In a notice to be published in the Federal Register soon, the Federal Motor Carrier Safety Administration (FMCSA) announced revisions to its regulations pertaining to property broker and freight forwarder financial responsibility.
This final rule, which is set to take effect 60 days from the date the rule is published in the Federal Register, modifies the following five regulatory areas relating to broker and freight forwarder financial responsibility:
Assets Readily Available. In its 2012 MAP-21 legislation, Congress mandated that broker/freight forwarder trust funds consist of “assets readily available to pay claims without resort to personal guarantees or collection of pledged accounts receivable." To satisfy this requirement, the FMCSA's final rule sets out a list of the acceptable asset types a BMC- 85 trust may contain. FMCSA has determined that these asset types are "readily available" because they are stable in value and can be easily liquidated within 7 calendar days of an event that triggers a payment from the trust. The list includes: cash, ILCs issued by by the FDIC or NCUA, and Treasury bonds. Notably, no other asset types, including but not limited to real estate, stocks, bonds, and other securities, will be considered acceptable.
Immediate Suspension of Broker/Freight Forwarder Operating Authority. The final rule authorizes the FMCSA to suspend a broker or freight forwarder’s operating authority if their available financial security falls below the required $75,000. As explained in the notice, "a broker’s or freight forwarder’s 'available financial security' may fall below $75,000 because a broker or freight forwarder consents to a drawdown, or if a broker or freight forwarder does not respond to a valid notice of claim from a surety or trust provider, or if a claim against the broker or freight forwarder is converted to a judgment." If the available financial security falls below $75,000 and the broker or freight forwarder does not replenish funds within 7 calendar days after notice from FMCSA, the Agency will issue a notification of suspension of operating authority to the broker or freight forwarder.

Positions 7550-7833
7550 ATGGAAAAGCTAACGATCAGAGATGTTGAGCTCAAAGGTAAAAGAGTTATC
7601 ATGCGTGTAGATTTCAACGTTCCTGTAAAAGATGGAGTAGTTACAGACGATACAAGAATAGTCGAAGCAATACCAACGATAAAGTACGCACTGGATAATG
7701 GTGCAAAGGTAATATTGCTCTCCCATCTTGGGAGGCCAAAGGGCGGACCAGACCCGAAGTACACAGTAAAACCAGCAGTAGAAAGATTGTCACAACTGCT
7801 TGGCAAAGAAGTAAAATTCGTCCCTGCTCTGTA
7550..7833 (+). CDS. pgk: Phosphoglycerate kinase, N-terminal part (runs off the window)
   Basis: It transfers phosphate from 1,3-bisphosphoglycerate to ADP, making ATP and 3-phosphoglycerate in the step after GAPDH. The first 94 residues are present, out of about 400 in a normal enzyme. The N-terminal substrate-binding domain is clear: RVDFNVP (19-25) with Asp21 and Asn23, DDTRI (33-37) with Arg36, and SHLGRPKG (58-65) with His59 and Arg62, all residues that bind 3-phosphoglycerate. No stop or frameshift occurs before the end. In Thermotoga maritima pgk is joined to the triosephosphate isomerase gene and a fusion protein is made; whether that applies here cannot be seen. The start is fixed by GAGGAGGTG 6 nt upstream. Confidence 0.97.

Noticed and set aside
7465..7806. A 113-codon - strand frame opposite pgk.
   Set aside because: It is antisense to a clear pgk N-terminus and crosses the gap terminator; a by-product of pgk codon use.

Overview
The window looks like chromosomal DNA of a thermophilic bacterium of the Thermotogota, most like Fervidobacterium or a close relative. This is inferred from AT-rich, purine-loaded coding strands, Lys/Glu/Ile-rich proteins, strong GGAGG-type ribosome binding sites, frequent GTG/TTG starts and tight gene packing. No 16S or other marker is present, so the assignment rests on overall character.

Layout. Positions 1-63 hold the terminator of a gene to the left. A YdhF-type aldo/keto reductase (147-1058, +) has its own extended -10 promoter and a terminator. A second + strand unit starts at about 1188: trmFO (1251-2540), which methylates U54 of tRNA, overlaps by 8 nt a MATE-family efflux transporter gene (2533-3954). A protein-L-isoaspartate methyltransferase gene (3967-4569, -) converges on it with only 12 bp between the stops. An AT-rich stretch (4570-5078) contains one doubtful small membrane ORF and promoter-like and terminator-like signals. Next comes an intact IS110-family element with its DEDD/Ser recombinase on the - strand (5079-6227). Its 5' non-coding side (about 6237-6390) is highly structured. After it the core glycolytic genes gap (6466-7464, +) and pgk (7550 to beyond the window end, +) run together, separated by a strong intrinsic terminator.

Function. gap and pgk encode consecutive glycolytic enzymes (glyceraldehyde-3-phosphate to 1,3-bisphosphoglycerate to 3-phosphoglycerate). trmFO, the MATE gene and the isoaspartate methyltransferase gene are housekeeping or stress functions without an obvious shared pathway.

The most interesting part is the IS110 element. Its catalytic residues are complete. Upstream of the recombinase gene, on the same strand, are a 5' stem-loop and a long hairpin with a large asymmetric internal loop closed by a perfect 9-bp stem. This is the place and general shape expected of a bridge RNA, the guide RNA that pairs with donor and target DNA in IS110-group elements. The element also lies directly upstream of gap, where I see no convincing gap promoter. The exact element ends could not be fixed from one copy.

Surety or trust responsibilities in cases of broker/freight forwarder financial failure or insolvency. In the final rule, FMCSA defines the term "financial failure or insolvency" as "any payment made or other default pursuant to § 387.307(e)(1), the regulatory provision that addresses the situations under which a broker or freight forwarder’s operating authority may be immediately suspended, which the broker or freight forwarder does not cure in accordance with § 387.307(e)(5) or (6)." If a surety or trustee becomes aware that a broker or freight forwarder is experiencing financial failure or insolvency, it must notify FMCSA and initiate cancelation of the financial responsibility. FMCSA will then publish a notice of failure in the FMCSA Register.
Enforcement Authority. With this rule, the FMCSA implements the requirement in MAP-21 for suspension of a surety or trust fund provider’s authority in certain circumstances. The Agency will first provide notice of the suspension to the surety/trust fund provider, followed by 30 calendar days for the surety or trust fund provider to respond before a final Agency decision is issued.
Entities Eligible to Provide Trust Funds for BMC-85 Filings. Lastly, the final rule removes loan and finance companies from the list of providers eligible to serve as BMC-85 trustees, because this type of institution "is not subject to the rigorous Federal regulations applicable to chartered depository institutions or to the state regulations applicable to insurance companies."
Brokers, surety providers, and financial institutions must comply with the provisions regarding immediate suspension, financial failure or insolvency, and enforcement authority on January 16, 2025. Additional details are available in the final rule, available here.
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